Women and justice: if has it changed, how it has changed, the relationship between a constant (access to justice) and many variables (the rights which underpin it).

Modern legislation incorporates values. Applied to women  - in the exercise of rights as seen from a woman’s point of view - these must get rid of all discriminatory legislation which prevents the promotion of effective parity.

Women have legitimate political aspirations. By and large, today, they participate in setting legislation as MPs, in practising the law as lawyers, in the application and interpretation of the law as magistrates; and certainly women have recourse to criminal, civil and administrative justice to affirm their freedom and the freedom of their bodies, and to exercise fully their rights.

Starting with the grim matter of male violence against women, we need to ask ourselves if the mechanisms and institutions which are supposed to prevent, protect and punish are adequate, and furthermore, designed to deal with a culture which threatens the efficacy of the rules and makes a mockery of women’s efforts to promote new legislation.

This new legislation, to be just, must be easily accessible to women; otherwise, we will see guarantees evaporate and real gender equality will be compromised.

The obstacles are many and varied: social, cultural, economic and structural. We must first try to reduce and, where possible, eliminate, those of an economic nature, through means to support the recourse to justice.

In this vein, recent legislation against gender violence, which extends the access to legal aid, independently of income, for victims of stalking, domestic violence and genital mutilation is welcome.

Also of considerable importance are the right to paid leave for women victims of gender violence, which is recognised in one of the Government circulars on recent employment legislation, and the private and public money spent on projects to prevent and fight the phenomenon. 

Women also more seek access more often to the justice system to fight discrimination at the workplace, to ensure that protection of gender equality is recognised and effectively applied in training, access to jobs, work pay and conditions, career and social security. 

This access should now be made easier by the work of the “Equality Councillors”, at regional and/or provincial level, who are nominated by the Ministry of Employment and have the status of public officials, but who still encounter many difficulties. These councillors, who should act in the judicial process as defenders of women, receive economic resources which are distributed on the basis of complex and perverse mechanisms, often late and totally inadequate to their needs; notwithstanding the European legislation of the Directive 54/2006, transposed by decree, which has made these councillors protagonists in the fight against gender violence.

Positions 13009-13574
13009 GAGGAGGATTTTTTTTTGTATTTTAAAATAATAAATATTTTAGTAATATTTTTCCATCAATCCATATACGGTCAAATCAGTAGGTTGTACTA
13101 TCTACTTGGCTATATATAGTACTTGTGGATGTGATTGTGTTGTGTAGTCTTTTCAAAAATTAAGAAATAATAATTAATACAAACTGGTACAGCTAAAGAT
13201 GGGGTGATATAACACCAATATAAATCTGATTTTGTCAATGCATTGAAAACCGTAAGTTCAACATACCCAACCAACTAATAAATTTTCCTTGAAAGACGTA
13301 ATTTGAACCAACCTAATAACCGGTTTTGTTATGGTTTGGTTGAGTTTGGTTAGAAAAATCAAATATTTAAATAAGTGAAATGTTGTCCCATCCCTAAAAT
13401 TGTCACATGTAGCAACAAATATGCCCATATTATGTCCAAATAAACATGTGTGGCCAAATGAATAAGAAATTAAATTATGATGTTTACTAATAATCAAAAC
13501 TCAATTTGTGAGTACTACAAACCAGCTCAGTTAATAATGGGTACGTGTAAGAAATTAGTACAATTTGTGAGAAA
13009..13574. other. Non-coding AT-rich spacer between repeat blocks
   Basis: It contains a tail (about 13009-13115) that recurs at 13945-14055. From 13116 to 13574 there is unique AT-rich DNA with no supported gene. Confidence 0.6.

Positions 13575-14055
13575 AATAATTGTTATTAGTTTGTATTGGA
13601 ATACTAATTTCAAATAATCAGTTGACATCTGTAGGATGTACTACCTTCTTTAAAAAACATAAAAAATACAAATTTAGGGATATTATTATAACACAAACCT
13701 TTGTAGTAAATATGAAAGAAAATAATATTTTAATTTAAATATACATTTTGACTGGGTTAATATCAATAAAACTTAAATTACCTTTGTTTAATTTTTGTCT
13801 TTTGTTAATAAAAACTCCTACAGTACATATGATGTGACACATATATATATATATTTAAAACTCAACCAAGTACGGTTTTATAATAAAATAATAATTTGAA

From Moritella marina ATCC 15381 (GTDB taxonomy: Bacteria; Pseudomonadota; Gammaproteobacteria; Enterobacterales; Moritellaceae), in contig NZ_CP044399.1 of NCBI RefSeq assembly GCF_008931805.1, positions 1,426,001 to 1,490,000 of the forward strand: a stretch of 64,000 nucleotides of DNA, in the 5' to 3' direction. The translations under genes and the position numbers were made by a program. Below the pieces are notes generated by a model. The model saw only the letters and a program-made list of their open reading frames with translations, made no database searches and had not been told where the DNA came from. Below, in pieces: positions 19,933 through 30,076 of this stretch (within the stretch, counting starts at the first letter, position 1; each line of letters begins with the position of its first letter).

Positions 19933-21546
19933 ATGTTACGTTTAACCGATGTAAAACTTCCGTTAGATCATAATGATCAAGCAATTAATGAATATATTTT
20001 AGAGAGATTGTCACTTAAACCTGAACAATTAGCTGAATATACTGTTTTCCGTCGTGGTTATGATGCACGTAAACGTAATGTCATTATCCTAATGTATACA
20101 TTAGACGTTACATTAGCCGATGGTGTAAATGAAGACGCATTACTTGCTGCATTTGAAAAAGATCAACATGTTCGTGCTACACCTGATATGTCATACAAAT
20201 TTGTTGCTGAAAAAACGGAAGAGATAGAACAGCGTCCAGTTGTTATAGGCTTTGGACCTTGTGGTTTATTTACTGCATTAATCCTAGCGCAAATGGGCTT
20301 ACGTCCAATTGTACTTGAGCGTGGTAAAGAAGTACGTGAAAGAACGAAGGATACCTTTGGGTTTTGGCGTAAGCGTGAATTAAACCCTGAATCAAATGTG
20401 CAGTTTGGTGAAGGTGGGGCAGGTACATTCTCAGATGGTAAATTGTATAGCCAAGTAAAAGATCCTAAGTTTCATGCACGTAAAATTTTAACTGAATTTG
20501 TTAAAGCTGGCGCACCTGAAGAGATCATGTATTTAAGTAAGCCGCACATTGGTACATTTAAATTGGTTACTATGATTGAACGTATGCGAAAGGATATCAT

A very useful instrument to increase women’s access to justice, in particular for those with less education, independence and freedom, has been the building of a virtuous network of institutions, associations, economic and social actors involved in an intense activity of direct consultation through “listening counters”. The high number of requests for help are answered with the knowledge that they are only the tip of the iceberg of a much larger hidden reality.

An attempt to bring to light as many violations of fundamental rights as possible and to protect the rights at the work place (maternity, sexual harassment) is being made through a project promoted by the Prime Minister’s Office in collaboration with UNAR, which has the purpose of providing legal counsel to women of insufficient means who do not have the right to legal aid, in cases where judicial intervention is necessary to ascertain discriminatory behaviour against them.

The project is carried out in conjunction with the Consiglio Nazionale Forense, which is more and more active in sustaining and promoting initiatives which allow women to speak out and be protagonists in the courts of law, in the workplace, in their families and in society as a whole.